By Kevin Jagernauth | The Playlist August 21, 2014 at 7:04PM
For many communities in the U.S., like those depicted in "Friday Night Lights," football is a kind of religion as much as it is commerce, a national pasttime turned into weekly spectacle around which entire cities and towns live and breathe. But in the inner city, football offers hope, a chance to stay off the streets, brotherhood and a feeling of pride that they might not get elsewhere. The sport isn't a ritual or rite-of-passage but a tool for survival, and for many cities across the country, kids in low income high schools are at risk of losing the very thing that offers a window to a better future, and an opportunity to show off the best they can be. In 2013, the School District of Philadelphia, facing a massive budget shortfall, introduced a series of drastic cuts which included closing 24 schools. And that's where the documentary "We Could Be King" kicks off.
Directed by Judd Erlich, the focus of the movie is on the union of the Germantown High School and Martin Luther King High: after 99 years of bitter rivalry, the schools are forced to come together under one roof, with students of the former now attending the latter. As the metal detectors at the entrance suggest, tension is routine in this environment. Facing a staggering dropout rate, teachers are struggling just to keep their students on track long enough to get their diploma. Meanwhile, on the field, Martin Luther King High is looking to break a two year-long losing streak. Even worse, with former adversaries now side-by-side, it's not certain if the team can put their differences aside and focus on winning a game. And one man is tasked with trying to get all the egos, personalities and talent on the same page: Ed Dunn.
A former math teacher laid off during a round of budget cuts, Dunn's passion for his students and the game finds him volunteering for the tough job of coaching. The hours are long, the rewards are few, but it's easy to see why Dunn is committed. Gentle giant Dontae Angus needs someone to instill the discipline in him required to play college ball and possibly make it to the NFL. And then there's Salvatore Henderson, a charismatic and talented player who is also running with the kind of crowd that could jeopardize all his plans. Those are just two of the kids in the motley crew that makes up the team, all from different backgrounds and wearing mismatched practice gear, all who need guidance not just to make touchdowns but to persist in an environment of poverty and lack of resources that sets them up to fail.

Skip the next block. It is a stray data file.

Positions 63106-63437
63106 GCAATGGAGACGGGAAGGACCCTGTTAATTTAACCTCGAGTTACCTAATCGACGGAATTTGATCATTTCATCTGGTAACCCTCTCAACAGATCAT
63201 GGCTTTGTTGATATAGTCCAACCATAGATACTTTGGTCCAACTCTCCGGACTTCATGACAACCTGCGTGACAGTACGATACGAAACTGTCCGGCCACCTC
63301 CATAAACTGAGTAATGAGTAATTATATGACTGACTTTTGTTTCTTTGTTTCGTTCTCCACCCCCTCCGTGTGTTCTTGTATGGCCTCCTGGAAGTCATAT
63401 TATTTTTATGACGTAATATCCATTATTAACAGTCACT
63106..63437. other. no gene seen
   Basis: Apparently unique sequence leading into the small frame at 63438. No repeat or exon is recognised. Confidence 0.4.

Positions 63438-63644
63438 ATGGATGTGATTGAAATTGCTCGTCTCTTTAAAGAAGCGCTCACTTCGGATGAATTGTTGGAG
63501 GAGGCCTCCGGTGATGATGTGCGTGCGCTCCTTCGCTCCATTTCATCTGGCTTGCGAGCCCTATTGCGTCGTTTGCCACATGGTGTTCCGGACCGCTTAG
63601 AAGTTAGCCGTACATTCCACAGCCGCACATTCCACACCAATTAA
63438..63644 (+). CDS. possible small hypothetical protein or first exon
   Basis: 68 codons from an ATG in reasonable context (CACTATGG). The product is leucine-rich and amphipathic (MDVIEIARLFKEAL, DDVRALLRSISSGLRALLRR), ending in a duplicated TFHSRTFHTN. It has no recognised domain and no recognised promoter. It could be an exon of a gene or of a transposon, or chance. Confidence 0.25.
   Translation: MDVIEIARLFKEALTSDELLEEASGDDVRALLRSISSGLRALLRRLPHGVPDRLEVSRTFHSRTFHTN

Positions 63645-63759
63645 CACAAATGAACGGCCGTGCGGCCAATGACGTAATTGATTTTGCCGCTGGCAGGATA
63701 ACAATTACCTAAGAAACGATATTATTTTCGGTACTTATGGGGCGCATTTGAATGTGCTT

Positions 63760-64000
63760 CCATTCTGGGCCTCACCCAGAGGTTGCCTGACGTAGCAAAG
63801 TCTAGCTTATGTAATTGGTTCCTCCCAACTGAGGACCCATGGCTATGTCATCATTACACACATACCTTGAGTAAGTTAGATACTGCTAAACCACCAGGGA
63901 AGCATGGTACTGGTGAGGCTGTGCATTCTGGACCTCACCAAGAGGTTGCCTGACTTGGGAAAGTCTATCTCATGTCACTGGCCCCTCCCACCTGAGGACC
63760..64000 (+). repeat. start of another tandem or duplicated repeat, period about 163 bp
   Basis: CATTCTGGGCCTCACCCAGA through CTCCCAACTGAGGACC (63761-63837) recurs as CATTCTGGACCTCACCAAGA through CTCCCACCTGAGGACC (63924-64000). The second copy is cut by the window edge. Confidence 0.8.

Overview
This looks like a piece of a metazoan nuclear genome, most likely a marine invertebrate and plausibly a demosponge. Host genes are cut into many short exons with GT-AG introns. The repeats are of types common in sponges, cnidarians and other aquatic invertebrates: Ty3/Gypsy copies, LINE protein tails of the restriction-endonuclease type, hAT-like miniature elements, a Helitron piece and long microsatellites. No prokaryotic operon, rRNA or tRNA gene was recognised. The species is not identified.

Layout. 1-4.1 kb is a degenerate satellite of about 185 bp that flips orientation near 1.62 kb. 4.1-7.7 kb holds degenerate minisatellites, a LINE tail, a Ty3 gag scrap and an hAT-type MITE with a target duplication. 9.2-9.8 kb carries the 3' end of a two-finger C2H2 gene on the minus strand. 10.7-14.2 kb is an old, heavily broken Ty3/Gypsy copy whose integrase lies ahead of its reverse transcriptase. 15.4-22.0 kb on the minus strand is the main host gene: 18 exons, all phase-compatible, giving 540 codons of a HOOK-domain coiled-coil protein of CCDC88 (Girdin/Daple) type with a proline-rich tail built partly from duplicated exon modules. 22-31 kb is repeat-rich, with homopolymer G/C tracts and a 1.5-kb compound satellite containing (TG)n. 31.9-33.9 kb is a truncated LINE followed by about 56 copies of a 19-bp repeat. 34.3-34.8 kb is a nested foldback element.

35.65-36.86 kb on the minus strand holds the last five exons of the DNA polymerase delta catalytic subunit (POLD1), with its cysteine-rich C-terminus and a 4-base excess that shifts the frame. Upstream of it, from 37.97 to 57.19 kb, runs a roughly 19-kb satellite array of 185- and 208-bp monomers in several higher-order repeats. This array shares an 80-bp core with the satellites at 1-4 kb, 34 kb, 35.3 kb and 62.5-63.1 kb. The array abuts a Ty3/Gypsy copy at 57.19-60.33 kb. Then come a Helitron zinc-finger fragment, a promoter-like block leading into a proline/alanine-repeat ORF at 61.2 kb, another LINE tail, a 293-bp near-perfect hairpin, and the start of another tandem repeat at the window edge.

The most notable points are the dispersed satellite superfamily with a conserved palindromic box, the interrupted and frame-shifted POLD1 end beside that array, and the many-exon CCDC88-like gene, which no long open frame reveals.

It's a lot for any one person to shoulder, which is why you wish Erlich's film —which runs a far too lean 80 minutes— dug deeper and broadened the canvas. While Dunn's passion is never in doubt, it would be nice to hear from the students, other faculty members and parents about what impact this man, working for free, is bringing to the lives of his players —not just the star attractions that has scouts sniffing around, but the ones riding the bench. Despite the doc commencing with a montage about Philadelphia's "doomsday budget," Erlich only rarely leaves the field. The problems these young men face go beyond the gridiron and into the classroom, where teachers are trying to maintain a high standard as they continue to have tools taken away from them to help their students succeed. There is a much larger story going on around "We Could Be King" that is hardly acknowledged.
That said. It takes integrity and poise to do what Dunn manages with his team in "We Could Be King," and watching him in action, demanding the players not only play harder, but be better as people, is remarkable. The arc of the King Cougars will certainly put a smile on your face, and while you wish Erlich's movie had a bit more grit, and a more diverse playbook, it makes a run for the goal line that you can't help but cheer for. [B-]